Following their 2-3 loss at Auburn to finish off a three-game stretch on the road, the Florida Gators soccer team returned home to face SEC foe Kentucky. The 1,428 fans on hand at Pressly Stadium Friday night witnessed an overall controlling performance by the Gators that ultimately resulted in a tie. While the scoreboard read 1-1 as the final seconds ticked off the clock at the end of the second extra period, that does not indicate how one-sided the performance looked and statistically- according to shots taken was.
Florida attempted 23 shots in regulation and finished with 27 shots. For reference, the Wildcats only mustered three shots in regulation and five when the scoreboard read all zeros. To add to that, Kentucky was not even able to attempt any shots until about two-thirds of the way into the first half. Even then they only rattled off two, leaving the last shot for the second half. Gators head coach Becky Burleigh even stated that she thought “it was a dominating performance by the Gators.” Unfortunately for the Gators, the one shot in the second period also happened to be the one that rendered their body of work in the first and second halves void.
After a first five minutes that saw the Gators play a bit conservative, Florida turned it on quick and began taking shots in bunches with Savannah Jordan leading the show. When all was said and done, Jordan had 12 shots on the night, highlighted by her goal at the 40:15 mark. This would turn out to be Florida’s only goal of the night as they would only have two more legitimate attempts on the goal for the rest of the night neither of which came to fruition.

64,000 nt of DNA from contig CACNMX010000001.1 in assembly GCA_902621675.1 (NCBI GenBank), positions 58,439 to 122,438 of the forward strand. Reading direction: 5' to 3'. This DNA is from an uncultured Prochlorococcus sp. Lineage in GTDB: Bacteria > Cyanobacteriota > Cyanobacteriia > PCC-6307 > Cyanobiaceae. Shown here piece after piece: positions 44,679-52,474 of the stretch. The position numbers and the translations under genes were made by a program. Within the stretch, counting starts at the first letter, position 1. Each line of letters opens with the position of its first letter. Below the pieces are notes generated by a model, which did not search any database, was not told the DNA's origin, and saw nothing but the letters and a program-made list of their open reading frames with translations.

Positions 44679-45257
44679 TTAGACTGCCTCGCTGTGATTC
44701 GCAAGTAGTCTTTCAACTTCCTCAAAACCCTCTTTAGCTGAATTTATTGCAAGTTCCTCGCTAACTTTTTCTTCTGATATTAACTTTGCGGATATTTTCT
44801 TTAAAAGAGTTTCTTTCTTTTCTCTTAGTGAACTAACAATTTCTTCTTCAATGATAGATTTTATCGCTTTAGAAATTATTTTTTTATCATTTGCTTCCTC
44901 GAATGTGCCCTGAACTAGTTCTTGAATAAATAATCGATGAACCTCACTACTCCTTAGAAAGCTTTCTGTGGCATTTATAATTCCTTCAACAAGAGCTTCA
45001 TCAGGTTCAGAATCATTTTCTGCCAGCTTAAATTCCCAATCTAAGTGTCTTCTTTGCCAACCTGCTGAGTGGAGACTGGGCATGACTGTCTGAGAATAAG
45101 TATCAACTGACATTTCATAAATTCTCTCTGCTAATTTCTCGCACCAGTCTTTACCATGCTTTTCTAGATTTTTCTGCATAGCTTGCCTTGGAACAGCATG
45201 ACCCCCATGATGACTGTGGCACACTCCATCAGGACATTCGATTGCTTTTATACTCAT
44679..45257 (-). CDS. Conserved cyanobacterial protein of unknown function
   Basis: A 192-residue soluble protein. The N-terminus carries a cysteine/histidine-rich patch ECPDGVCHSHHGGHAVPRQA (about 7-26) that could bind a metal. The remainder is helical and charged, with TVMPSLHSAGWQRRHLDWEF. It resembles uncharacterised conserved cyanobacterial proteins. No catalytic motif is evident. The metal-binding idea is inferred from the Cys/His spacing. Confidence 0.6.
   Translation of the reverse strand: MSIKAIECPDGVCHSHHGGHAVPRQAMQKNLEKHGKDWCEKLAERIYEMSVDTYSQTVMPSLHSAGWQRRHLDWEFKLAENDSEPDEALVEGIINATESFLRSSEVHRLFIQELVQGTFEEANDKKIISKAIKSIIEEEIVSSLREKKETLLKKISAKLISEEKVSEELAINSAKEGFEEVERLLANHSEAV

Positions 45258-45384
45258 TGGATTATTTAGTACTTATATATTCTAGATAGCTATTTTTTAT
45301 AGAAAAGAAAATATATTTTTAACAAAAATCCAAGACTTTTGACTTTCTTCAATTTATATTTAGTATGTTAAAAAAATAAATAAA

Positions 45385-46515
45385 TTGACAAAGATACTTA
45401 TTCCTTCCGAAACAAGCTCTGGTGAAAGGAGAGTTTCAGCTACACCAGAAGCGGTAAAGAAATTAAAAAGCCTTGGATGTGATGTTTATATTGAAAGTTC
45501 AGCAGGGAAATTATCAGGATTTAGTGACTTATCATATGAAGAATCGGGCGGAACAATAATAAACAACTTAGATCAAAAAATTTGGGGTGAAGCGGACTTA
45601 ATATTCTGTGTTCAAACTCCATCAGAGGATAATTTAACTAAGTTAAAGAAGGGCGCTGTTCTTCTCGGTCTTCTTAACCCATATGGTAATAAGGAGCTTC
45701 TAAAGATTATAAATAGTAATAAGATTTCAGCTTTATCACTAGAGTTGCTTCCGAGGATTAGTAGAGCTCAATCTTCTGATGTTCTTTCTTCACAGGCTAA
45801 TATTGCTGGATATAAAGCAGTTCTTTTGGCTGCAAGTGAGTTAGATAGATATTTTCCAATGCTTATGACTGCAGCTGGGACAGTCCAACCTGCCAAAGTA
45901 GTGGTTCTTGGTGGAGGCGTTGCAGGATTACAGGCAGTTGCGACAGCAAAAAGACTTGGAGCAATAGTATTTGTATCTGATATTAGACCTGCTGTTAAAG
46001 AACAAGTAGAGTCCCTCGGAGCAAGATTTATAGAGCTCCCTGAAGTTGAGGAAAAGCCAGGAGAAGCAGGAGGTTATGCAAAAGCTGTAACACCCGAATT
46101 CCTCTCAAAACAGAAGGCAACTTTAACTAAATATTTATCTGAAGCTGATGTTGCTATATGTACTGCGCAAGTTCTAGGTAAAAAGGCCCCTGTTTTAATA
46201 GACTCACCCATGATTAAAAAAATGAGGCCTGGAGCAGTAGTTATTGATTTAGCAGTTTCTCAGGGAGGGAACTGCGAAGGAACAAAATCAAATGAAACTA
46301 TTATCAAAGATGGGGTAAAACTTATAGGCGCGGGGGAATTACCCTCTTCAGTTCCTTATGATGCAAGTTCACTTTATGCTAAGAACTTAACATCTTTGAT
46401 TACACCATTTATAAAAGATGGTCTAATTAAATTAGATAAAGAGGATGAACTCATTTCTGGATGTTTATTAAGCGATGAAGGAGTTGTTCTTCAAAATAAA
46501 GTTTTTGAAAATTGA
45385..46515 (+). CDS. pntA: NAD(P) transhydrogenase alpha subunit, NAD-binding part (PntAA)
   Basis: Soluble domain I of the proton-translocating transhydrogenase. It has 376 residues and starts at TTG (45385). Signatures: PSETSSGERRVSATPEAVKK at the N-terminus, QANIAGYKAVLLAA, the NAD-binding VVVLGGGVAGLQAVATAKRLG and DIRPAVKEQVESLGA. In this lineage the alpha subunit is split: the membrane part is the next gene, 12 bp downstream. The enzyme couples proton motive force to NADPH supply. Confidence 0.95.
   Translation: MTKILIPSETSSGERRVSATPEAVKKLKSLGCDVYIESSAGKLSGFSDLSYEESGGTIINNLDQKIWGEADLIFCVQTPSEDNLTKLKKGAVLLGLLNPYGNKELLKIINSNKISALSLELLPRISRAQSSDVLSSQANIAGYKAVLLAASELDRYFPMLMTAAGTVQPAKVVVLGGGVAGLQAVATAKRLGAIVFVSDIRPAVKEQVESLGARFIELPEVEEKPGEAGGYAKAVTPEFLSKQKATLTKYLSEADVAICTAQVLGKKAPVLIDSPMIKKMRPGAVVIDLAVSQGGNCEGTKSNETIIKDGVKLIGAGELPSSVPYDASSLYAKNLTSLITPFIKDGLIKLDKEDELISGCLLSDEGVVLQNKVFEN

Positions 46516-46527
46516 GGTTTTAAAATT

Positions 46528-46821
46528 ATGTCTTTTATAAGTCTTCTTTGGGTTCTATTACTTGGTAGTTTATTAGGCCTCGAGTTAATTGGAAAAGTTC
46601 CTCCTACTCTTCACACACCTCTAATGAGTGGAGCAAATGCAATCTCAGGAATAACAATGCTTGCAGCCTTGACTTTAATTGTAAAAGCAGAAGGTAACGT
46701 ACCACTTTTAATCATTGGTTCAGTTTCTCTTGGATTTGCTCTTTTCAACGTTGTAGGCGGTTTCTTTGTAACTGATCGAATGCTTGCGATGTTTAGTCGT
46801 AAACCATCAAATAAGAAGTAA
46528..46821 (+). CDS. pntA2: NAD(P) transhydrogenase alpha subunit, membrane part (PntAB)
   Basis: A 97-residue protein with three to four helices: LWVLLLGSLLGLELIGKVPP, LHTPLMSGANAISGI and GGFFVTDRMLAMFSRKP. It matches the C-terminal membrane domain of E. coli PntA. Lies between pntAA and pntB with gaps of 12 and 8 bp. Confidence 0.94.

As the Gators came into the second half, they had all the confidence and momentum with them as they had just scored to end the first period and had outshot Kentucky six to one. But the Wildcats had other plans as they took full advantage of their only shot of the half immediately. Only three minutes and 31 seconds into the second period, Kentucky’s Kaitlin Miller took a shot from near the right corner of the box, lobbed it over Goalkeeper Kaylan Marckese’s head, and snuck it inside the upper left corner of the goal.
The officials soon drew the ire of- and loud boos from- the Florida crowd when they called a questionable foul on what might as well have been the entire Gators team as it was during a corner kick. After the kick went up, the usual scramble ensued for the ball and it was promptly zipped into the goal. The crowd began cheering and then passionately booing as they found out Florida had committed some sort of infraction that none of the fans saw. Whether or not the foul should have been called is debatable, but in the end Florida had many more opportunities that just did not go their way on Friday night.
The nearest opportunity either team would have to score again would not come until overtime. While Kentucky did come away with one shot that forced Marckese to lay out in order to prevent the score, Florida fans will remember the agonizingly close shot again by Jordan- in the second extra period. Shooting from the left side of the field across the goal to the right end, she punched the shot that was off by just inches. Looking like it may go in, the crowd watched as the hopeful golden goal smacked the post and Kentucky regained possession. So close yet so far.
Savannah Jordan leads the Gators with 13 goals.
This is now the third tie in the 26 meetings between the two programs.
Florida heads to Knoxville to face a university in Tennessee that is mentally reeling after their fellow football team’s dismantling in the 4th quarter last weekend by the Gators no less.
Kentucky was charged with 7 fouls on the night while the Gators were charged with 11. Two yellow cards were handed out on the night: one to Kentucky’s Zoe Swift and the other to Florida’s Savannah Jordan.